Thursday, January 23, 2014

182. Images of the Boy Bishop: SAN LUIS OBISPO

IVORY IMAGE OF SAN LUIS OBISPO. An heirloom image of a family from Lucban, Quezon.

San Luis Obispo de Tolosa is known primarily as the patron saint of Lucban, Quezon and Baler, Aurora. Little is known of him in other places of the Philippines, but in the United States fore example, the mission house named after him (Saint Louis, Bishop of Toulouse), occupies a prominent place in California history, it being the fifth mission founded by San Junipero Serra in 1772.

SAN LUIS OBISPO. The oldest known San Luis image from Lucban, which used to occupy a niche in the facade of the old church.

St. Louis was born on 9 February 1274 to Charles of Anjou and Maria Arpad of Hungary  in Brignoles, Provence, and spent his childhood years in Nocera, Italy. While his father was at war, he was taken to Barcelona as a captive and studied under Franciscan friars for 7 years.

LUCBAN'S SAN LUIS. Another local image of the boy bishop from the church of Lucban.

When he became of age, he was named archbishop of Lyon despite his captivity; he assumed his father's secular titles upon his father's death, gaining his freedom in 1295.

SAN LUIS IN AN URNA. An antique tabletop image of San Luis Obispo, from a Lucban family.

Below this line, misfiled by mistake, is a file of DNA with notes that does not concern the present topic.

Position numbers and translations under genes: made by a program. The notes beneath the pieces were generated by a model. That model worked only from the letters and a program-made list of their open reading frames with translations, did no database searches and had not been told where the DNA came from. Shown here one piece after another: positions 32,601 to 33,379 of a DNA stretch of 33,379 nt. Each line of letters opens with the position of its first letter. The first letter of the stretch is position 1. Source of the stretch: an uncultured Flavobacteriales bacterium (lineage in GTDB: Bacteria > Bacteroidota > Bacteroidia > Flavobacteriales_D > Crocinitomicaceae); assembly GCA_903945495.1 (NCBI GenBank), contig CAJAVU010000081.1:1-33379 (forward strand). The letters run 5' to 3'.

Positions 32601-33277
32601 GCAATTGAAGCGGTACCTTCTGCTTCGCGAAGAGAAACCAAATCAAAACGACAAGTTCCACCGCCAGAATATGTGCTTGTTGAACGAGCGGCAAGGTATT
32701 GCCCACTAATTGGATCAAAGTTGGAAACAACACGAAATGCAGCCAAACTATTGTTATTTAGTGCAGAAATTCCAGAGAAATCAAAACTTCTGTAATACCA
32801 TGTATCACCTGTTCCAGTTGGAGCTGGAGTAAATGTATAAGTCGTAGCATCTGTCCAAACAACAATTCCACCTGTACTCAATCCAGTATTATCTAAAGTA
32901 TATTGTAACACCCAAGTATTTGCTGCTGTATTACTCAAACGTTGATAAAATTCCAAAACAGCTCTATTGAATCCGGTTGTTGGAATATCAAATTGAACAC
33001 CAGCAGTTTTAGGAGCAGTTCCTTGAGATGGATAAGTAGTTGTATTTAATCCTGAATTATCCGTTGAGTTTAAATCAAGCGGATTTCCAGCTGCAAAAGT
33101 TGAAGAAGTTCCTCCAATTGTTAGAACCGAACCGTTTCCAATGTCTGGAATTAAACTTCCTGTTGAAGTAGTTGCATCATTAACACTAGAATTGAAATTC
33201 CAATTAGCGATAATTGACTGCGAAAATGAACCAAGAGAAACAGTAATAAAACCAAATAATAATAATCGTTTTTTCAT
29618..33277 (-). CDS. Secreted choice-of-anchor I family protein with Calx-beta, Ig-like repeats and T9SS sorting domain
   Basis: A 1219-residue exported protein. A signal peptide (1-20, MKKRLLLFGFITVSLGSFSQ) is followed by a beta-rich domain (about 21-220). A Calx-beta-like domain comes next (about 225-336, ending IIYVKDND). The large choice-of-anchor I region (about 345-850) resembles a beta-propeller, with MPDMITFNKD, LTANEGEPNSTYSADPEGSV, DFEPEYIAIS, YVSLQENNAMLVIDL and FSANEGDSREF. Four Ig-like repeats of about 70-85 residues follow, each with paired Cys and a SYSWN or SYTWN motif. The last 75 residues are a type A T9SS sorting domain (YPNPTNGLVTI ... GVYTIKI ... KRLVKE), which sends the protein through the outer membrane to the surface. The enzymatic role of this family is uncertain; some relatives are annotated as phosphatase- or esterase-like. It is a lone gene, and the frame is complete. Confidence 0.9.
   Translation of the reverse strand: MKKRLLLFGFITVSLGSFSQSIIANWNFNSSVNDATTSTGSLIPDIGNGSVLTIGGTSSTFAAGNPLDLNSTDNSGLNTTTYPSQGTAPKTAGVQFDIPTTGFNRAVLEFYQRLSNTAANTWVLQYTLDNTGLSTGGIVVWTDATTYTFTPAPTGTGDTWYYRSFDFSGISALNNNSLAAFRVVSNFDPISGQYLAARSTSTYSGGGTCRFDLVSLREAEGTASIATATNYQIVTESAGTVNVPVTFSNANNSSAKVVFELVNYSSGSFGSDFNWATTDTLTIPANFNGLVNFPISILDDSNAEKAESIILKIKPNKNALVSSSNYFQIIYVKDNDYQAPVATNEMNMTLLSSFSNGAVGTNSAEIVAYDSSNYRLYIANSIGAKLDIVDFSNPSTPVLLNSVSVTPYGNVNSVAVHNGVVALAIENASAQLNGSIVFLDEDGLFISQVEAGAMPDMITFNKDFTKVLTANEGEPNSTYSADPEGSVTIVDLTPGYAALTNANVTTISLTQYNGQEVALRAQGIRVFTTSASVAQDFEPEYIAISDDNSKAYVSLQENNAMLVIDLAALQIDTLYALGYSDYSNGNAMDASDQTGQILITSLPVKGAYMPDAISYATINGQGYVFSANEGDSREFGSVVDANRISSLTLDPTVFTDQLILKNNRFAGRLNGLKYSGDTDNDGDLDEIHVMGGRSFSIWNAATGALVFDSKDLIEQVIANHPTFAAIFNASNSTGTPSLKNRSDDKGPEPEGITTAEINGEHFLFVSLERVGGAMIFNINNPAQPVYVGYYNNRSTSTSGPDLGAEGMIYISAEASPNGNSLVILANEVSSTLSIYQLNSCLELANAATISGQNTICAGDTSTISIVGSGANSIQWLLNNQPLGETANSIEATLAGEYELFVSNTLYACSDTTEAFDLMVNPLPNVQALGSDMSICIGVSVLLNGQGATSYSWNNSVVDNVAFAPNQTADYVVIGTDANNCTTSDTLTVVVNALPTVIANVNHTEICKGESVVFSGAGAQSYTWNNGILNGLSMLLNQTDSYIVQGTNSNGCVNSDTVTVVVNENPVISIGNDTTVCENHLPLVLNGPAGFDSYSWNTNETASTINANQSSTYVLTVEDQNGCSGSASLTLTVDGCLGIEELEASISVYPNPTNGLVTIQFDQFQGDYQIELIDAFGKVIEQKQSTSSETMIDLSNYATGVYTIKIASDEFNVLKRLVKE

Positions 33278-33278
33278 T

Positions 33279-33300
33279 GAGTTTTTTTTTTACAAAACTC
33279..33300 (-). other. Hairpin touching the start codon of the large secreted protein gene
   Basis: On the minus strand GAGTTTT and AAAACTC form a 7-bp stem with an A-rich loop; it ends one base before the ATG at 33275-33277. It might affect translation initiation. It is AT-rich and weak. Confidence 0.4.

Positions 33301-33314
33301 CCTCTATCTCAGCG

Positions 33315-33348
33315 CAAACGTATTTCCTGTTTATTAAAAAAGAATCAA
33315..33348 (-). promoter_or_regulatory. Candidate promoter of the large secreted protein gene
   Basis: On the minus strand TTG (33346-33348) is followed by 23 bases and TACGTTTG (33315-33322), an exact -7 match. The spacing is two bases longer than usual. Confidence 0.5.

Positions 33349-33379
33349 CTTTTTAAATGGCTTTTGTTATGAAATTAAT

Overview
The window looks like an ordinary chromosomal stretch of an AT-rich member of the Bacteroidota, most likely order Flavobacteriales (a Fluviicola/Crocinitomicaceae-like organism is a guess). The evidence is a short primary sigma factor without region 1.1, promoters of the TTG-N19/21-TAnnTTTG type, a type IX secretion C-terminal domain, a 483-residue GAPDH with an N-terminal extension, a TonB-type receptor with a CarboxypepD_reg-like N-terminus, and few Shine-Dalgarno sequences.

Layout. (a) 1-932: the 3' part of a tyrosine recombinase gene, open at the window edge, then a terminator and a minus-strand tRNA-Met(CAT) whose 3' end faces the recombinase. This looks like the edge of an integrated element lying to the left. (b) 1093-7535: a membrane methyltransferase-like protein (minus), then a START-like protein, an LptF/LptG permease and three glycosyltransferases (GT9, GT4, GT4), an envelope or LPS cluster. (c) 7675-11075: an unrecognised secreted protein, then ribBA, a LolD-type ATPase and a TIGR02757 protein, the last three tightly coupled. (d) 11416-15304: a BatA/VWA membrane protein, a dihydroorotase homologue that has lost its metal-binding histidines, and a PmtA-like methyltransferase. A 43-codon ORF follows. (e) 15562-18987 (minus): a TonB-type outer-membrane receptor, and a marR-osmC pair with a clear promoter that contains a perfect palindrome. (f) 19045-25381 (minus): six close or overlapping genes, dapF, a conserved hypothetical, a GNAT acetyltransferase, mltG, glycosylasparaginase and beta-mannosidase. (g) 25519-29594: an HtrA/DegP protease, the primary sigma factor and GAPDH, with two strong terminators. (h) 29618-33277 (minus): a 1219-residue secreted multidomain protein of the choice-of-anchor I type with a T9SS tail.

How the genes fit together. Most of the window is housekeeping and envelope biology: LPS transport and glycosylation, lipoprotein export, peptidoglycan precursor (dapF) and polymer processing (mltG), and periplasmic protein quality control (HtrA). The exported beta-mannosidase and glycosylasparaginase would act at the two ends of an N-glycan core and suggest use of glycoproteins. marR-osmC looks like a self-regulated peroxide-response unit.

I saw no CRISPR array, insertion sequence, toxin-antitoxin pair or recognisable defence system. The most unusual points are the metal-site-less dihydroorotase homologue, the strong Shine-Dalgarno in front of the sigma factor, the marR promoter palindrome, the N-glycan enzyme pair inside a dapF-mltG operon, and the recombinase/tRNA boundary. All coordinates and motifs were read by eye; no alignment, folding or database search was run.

Thereafter, he went to Rome and gave up all his royal inheritance in favor of another brother, Robert of Anjou. He took the vows of poverty, chastity and obedience and two years later, in 1297, Louis was consecrated Bishop of Toulouse. There, he earned a saintly reputation with his activities--feeding and serving the poor.

HEIRLOOM IMAGE OF SAN LUIS. Carved in the round, this private devotional image of San Luis is another Lucban family heirloom.

He died at age 23, exhausted from his labors, on 19 June 1297. His case was promoted by Pope Clement V in 1307, and he was canonized by John XXII on 7 April 1317.

SAN LUIS ENSHRINED IN A RETABLO. A 1960s image of San Luis carved by a Bicolano craftsman rests in a side altar of the Lucban church.

His cult became popular first in Medieval Hungary, but the Franciscans spread the devotion in Europe, observing his feast day in their calendar and taking his relics in 1423 to Valencia, where he was made patron saint.

SAN LUIS FOLK SANTO. An offering from one of Manila's antique shops. Personal Collection.

As expected, very few images of San Luis de Obispo can be found in the Philippines, mostly concentrated in Lucban.  Rarer still are home devotional santos of this young bishop-saint, a few of which are shown here.

SAN LUIS, POPULAR STYLE. A naive carving of San Luis Obispo, with very folksy qualities. Private Collection.

His iconography shows the boy bishop as a young, beardless religious, attired in a bishop's robe and holding a crozier and a book, often with a discarded crown by his feet.

(Many thanks to Mr. Jayson Maceo, for the use of his photos)

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